For its part, Pratt & Whitney is proposing an upgraded version of the F135 that it believes will offer the Pentagon the greater bang for its buck. The enhanced F135 would be applicable to all variants of the jet right off the bat, giving an increase in thrust and power management, with Pratt noting the services won’t have to figure out maintenance and fielding on a brand new engine design — or learn to deal with a mixed fleet of XA100s and F135s. However, should the US military decide that the F-35 needs a brand new engine, Pratt has developed its own adaptive engine, the XA101, that it could push forward as a direct competitor to the XA100.
Power And Reality
GE’s system sounds impressive on paper, and yet the question of why the Pentagon would make a change now, after sticking with the F135 for so long, remains perhaps the biggest hurdle for GE to overcome.
Yes, the Block 4 upgrade gives a hook for an engine replacement to happen, but incumbents tend to have success in such competitions, and there is no guarantee that the JPO will move towards even a new version of the F135, let alone a brand new engine design which might not be able to support the F-35B right away. Plus, the XA100 (or a subsequent version of it) would take time to spin up as a production line, whereas the F135 line is hot right now.
To Tweedie, there is strong support from the Air Force for an upgrade to the engine. He acknowledged that the services, the Office of the Secretary of Defense and the JPO all will have weigh in, as will Congress — “there’s a lot of stakeholders that need to be aligned, regardless of which decision is made,” he said — but he pointed out that the situation is different than it was a decade ago.
“A couple of things that we think have changed. One is, the technology is ready. We were not ready, nobody was ready in 2014, to launch in engineering and manufacturing development program for a revolutionary engine,” he said. “We in industry needed to do the hard work that we have done to prove to not only ourselves, but more importantly, our government stakeholders that the technology is ready, you can have the capability — and we’re only now reaching that point, because as I said, we only ran the first engine at the very tail end of 2020. And the results are out.”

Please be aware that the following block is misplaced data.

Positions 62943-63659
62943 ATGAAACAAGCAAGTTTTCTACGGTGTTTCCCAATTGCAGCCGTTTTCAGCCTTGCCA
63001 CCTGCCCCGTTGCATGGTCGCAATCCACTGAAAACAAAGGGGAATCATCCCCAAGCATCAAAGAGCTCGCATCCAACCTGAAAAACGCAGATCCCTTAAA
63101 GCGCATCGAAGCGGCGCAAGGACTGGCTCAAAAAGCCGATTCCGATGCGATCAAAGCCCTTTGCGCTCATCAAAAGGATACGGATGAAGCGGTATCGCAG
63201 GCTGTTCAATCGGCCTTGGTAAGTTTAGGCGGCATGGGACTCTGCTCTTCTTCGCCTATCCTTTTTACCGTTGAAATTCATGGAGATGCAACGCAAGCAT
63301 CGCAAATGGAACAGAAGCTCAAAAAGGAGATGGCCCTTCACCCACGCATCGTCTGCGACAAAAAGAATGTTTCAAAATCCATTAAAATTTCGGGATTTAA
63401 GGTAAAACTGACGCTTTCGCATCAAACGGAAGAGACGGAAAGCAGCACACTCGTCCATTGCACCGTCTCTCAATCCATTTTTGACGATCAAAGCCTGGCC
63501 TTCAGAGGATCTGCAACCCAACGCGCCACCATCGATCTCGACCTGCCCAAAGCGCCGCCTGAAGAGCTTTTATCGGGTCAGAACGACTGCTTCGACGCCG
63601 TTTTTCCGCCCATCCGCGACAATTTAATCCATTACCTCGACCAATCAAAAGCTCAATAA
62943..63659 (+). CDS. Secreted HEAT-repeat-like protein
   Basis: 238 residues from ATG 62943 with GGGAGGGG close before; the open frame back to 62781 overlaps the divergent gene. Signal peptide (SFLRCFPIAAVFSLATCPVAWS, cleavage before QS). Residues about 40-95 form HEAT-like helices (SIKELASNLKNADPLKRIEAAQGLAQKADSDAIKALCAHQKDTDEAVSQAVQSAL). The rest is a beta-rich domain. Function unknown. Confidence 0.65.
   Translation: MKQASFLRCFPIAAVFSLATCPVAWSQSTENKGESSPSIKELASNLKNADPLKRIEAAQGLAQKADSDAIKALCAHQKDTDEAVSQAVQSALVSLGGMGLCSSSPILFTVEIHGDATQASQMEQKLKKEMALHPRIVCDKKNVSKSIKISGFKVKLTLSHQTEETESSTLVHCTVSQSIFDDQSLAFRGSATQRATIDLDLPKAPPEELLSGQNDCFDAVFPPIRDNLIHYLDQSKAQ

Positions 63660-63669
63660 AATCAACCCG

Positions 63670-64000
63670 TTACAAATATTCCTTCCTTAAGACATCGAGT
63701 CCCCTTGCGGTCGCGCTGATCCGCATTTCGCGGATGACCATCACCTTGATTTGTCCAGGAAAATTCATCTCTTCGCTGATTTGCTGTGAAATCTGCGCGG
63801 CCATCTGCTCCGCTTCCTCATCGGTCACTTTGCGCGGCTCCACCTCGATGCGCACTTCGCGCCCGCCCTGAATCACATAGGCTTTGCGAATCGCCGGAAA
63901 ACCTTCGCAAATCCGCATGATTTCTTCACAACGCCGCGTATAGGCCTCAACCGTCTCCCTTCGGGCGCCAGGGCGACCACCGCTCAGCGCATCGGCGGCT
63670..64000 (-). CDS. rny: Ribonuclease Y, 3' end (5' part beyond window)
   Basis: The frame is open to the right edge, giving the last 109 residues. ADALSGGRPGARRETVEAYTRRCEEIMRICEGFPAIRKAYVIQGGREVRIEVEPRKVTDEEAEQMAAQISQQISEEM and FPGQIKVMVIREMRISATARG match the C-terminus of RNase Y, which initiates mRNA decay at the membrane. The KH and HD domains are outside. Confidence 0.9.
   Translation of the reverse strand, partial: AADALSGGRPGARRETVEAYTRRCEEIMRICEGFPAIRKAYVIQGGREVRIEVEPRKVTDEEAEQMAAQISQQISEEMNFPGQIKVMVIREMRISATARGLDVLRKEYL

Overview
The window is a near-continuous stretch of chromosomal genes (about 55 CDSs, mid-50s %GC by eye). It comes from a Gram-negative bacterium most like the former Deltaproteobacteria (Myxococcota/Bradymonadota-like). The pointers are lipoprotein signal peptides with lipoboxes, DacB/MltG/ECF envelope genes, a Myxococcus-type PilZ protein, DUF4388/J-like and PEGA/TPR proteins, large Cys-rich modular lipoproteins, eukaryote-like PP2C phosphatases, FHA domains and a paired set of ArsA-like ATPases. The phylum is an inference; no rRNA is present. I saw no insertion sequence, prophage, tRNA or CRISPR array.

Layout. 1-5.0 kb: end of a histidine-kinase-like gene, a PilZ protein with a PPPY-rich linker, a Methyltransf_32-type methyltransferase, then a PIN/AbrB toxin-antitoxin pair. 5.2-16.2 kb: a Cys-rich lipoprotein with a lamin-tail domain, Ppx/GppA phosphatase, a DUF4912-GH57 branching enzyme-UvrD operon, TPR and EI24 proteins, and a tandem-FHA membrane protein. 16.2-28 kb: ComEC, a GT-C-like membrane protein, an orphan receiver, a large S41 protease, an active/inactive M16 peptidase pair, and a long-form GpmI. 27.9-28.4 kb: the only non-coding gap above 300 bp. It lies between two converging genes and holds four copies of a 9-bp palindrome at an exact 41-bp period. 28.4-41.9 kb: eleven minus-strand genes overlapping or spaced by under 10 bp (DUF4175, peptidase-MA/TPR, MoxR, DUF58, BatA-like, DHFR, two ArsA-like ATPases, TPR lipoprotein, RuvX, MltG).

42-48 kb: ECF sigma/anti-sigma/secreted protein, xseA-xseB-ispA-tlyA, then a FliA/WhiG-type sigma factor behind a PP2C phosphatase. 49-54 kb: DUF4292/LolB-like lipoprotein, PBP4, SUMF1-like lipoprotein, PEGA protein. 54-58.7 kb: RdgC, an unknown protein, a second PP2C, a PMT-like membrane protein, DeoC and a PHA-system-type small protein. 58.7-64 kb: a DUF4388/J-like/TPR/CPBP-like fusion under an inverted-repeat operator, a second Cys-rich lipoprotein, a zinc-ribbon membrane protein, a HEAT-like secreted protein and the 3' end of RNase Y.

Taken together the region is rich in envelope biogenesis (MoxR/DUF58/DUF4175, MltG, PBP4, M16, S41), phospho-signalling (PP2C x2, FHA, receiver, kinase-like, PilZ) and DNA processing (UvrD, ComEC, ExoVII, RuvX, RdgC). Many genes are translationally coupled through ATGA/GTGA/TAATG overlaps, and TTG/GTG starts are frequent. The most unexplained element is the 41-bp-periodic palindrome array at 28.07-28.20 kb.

The other thing that’s changed is the threat vector the Pentagon is now planning towards.
“I think it’s a different world, and a different threat space that we see today here in 2022, than we saw in 2014, the national defense strategy, and it’s just it’s a very different focus. So I think we’ve now got a mature capability that we didn’t have eight years ago, and we now see a different world than we saw eight years ago. So I think it’s an alignment of a need and a capability coming together,” he said.
While Tweedie didn’t say it by name, the mention of a “different threat space” would certainly apply to the greater focus on China. One of the biggest knocks on the F-35 is the question of range, and whether it could effectively penetrate deep enough into Chinese airspace in the Pacific with its current fuel limitations; increasing range by 30%, as GE proposes, could potentially alter the strategic calculations being made by military planners.
Should GE manage to get onboard even just one of the F-35 fleets managed by the US Air Force or Navy, it would open the door to the large number of global F-35 customers out there — a game-changing moment for the company’s military engines arm. But, Tweedie conceded quickly that no foreign customer is likely to buy the XA100 if the US doesn’t go first.
“Realistically … from a funding perspective, you’re gonna need one of the US services to be onboard to launch this. But I do think that there’s a desire to have as many services and partners participate in bringing this capability to bear,” he said.
“We haven’t had any serious discussions with any international partner because that would probably be going just a step too far.”